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12th February 2018

User Acceptance Testing? Not Acceptable.


When you commission a company to build you a new website, those projects often include a User Acceptance Testing phase. At Space Indent, we’re of the opinion that UAT is not acceptable and here is why. 

How UAT works


Typically, at the end of a project, the web agency delivers the software and gives the client a number of weeks to fully test it. Any bugs found will be fixed under warranty. Bugs that are found after UAT are often fixed in chargeable time.

Now, we’re big fans of economics. The above suggests an obvious economic advantage. If the agency doesn’t try very hard to fix bugs as it develops, then a bunch of obvious, easy bugs will present themselves in UAT. They will often make it impossible to discover more complex minor bugs, which end up getting through UAT and into business-as-usual maintenance.

Or to put it another way: it is in the agency’s interest to not bother fixing bugs during the build phase of the project.

User Acceptance Testing is not acceptable.

How it should work


A better way is to use Test-Driven Development to build software: the developer writes a test - a few simple lines of code that describe a feature. Then they can then work on the actual software until it meets the requirements defined by the test, at which point the feature is finished and ready to go.

In the case of websites, we can write tests that allow us to emulate a web browser. The test can be run in a fraction of a second, so it’s very easy to run hundreds or thousands of these tests to make sure all the features we finished previously still work.

TDD is the gold standard in producing high-quality code. It vastly reduces the chances that later work will break existing features, and the overall result is to speed up the development of a product.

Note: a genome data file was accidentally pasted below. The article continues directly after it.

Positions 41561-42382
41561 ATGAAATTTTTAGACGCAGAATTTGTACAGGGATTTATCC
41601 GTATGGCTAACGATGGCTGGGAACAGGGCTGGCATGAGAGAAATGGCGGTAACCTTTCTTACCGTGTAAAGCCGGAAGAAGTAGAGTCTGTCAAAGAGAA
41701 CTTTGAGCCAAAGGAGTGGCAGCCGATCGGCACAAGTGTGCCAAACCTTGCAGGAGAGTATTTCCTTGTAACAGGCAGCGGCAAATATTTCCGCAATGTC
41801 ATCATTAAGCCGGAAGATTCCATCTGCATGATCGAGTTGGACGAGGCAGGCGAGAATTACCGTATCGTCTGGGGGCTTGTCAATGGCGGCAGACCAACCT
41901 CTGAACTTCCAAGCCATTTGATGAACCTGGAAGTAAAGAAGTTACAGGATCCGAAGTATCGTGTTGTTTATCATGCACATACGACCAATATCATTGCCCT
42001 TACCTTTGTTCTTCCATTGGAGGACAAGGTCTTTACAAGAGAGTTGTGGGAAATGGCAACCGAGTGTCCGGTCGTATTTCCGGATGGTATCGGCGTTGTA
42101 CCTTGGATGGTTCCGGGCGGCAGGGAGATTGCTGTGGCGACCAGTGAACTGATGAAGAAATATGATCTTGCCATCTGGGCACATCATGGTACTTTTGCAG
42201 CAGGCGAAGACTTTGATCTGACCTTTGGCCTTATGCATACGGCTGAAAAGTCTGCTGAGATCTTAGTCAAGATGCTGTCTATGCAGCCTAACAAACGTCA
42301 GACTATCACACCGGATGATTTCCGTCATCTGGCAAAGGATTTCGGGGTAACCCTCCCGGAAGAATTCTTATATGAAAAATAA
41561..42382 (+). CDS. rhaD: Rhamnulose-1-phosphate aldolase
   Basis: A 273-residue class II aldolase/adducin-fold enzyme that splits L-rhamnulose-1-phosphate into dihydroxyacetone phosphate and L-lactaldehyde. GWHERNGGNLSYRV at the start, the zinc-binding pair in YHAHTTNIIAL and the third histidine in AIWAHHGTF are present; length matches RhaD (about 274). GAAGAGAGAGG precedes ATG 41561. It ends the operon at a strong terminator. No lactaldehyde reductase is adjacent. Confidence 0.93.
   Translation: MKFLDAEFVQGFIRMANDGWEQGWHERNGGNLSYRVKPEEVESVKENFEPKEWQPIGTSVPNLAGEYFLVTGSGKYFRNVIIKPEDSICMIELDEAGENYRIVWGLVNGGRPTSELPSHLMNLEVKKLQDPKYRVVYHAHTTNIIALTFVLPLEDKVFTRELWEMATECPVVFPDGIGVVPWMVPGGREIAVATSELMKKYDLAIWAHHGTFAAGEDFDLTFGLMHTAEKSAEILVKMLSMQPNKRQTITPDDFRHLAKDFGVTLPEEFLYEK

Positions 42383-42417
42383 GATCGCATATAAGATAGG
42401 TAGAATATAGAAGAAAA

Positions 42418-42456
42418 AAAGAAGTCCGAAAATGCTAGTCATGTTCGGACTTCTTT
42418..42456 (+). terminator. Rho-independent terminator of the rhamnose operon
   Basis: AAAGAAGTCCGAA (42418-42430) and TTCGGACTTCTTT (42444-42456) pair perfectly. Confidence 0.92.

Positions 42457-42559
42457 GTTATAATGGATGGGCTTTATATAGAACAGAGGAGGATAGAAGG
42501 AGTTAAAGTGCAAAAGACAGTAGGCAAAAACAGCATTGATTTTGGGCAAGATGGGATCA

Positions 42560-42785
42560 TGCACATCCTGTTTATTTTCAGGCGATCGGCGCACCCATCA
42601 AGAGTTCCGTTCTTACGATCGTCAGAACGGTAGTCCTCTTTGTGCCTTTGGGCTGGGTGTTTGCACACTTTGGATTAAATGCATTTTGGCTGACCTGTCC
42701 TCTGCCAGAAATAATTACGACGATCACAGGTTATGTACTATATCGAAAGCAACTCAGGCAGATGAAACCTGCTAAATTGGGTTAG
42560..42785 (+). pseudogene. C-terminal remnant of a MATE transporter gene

Some companies charge extra to write these kinds of tests. For us, it’s the only way to write software and we would never charge extra for it.  

We encourage our clients to build their new websites on a beta subdomain (ours would be beta.spaceindent.com), and suggest that these should be made public as soon as practically possible. Day one of the beta phase is a good time. This allows the client to share their new site widely within their organisation and even wider community of their own customers. As new features are added, interested parties should be encouraged to take a look and provide feedback.

For example, imagine creating a new product catalogue with technical data sheets. If you share these new pages with the customers that use them right away, they will probably offer you feedback on how userful they are. Maybe you missed an important item of data or included unnecessary information that creates clutter. By sharing this early, you can get feedback right away and work with the agency to fix any bugs or layout issues.

You have to be brave and you don’t get the big launch-day for the new site. But you’ll get a better-quality product.

If you’d like some help with an existing project that has a UAT phase, drop us a line.